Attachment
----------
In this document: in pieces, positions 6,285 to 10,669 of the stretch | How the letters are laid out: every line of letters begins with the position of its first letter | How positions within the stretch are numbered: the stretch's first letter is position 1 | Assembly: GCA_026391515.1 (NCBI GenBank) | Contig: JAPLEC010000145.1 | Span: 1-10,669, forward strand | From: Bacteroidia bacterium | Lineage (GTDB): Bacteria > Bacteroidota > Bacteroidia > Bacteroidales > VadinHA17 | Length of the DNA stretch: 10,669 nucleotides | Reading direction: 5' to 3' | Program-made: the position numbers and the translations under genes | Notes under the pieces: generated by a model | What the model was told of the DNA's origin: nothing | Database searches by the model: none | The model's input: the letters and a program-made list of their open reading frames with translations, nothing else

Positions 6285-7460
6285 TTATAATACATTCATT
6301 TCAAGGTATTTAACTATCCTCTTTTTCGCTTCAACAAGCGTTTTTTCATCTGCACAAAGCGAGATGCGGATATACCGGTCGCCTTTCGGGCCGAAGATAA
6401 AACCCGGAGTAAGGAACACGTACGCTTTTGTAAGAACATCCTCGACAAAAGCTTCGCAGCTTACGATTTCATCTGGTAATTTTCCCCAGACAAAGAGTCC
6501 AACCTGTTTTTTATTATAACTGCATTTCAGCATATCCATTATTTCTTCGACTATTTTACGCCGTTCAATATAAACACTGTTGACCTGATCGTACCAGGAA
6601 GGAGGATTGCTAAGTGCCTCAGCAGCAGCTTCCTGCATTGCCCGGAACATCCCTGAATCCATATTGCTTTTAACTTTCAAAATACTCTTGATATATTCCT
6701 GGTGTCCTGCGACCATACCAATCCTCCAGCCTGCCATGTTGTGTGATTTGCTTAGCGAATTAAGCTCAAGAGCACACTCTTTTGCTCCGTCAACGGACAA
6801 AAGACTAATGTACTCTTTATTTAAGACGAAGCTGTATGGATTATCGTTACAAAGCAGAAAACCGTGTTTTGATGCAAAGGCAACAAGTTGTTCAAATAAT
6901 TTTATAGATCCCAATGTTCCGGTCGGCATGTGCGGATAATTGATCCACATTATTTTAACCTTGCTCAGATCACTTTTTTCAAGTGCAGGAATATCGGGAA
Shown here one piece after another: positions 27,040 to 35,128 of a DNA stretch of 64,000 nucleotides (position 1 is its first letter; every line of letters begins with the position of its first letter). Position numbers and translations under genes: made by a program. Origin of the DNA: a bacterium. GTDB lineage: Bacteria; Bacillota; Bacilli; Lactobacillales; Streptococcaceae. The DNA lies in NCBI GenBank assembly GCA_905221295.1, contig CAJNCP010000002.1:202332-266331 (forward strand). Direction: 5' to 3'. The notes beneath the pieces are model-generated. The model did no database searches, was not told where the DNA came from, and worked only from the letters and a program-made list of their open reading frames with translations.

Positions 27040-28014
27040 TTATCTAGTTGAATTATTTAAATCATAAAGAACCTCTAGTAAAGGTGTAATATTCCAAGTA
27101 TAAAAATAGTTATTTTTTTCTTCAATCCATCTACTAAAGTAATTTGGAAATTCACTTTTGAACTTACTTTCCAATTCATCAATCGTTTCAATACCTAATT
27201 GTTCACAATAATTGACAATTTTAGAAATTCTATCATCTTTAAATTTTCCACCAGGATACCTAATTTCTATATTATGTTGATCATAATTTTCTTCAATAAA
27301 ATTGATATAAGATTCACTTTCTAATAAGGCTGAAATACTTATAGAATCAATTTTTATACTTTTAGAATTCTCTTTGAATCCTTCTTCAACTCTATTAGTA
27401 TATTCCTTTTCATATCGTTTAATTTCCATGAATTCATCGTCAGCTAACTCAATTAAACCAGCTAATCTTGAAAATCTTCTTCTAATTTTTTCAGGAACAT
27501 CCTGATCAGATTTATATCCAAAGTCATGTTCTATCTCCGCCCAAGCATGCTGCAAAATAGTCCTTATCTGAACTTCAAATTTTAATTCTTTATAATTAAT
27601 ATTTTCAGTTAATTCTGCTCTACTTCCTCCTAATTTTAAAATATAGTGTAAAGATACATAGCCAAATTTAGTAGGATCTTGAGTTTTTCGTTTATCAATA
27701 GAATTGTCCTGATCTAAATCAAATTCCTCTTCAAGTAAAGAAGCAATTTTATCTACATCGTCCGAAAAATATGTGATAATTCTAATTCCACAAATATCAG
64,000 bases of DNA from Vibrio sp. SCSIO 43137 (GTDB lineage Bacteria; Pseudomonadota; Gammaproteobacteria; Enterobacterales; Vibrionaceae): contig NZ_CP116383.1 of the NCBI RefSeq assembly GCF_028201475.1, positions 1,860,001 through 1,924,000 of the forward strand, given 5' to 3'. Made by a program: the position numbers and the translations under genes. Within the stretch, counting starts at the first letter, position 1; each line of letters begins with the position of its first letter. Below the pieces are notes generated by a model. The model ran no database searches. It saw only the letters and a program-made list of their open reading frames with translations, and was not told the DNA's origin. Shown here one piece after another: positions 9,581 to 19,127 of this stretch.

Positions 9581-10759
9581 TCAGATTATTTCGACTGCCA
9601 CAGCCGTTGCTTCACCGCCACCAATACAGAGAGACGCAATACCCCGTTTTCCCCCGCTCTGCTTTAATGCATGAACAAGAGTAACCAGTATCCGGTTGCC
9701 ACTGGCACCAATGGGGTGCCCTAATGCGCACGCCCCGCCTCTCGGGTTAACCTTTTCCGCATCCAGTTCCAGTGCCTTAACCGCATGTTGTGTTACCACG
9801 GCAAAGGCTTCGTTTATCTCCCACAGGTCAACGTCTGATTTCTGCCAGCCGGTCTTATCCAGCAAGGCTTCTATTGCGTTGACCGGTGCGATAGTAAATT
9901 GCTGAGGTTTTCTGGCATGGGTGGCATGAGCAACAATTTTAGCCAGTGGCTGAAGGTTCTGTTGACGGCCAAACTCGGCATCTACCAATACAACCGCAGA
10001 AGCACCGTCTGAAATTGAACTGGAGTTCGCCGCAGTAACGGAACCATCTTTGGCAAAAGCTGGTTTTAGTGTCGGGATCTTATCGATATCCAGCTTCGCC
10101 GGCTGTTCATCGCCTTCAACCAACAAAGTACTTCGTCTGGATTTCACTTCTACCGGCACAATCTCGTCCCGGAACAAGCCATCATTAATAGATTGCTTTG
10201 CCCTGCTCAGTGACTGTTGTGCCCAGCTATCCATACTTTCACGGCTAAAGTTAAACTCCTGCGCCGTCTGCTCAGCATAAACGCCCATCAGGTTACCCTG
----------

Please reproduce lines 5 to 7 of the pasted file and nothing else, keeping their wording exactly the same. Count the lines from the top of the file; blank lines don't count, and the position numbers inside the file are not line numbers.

6401 AACCCGGAGTAAGGAACACGTACGCTTTTGTAAGAACATCCTCGACAAAAGCTTCGCAGCTTACGATTTCATCTGGTAATTTTCCCCAGACAAAGAGTCC
6501 AACCTGTTTTTTATTATAACTGCATTTCAGCATATCCATTATTTCTTCGACTATTTTACGCCGTTCAATATAAACACTGTTGACCTGATCGTACCAGGAA
6601 GGAGGATTGCTAAGTGCCTCAGCAGCAGCTTCCTGCATTGCCCGGAACATCCCTGAATCCATATTGCTTTTAACTTTCAAAATACTCTTGATATATTCCT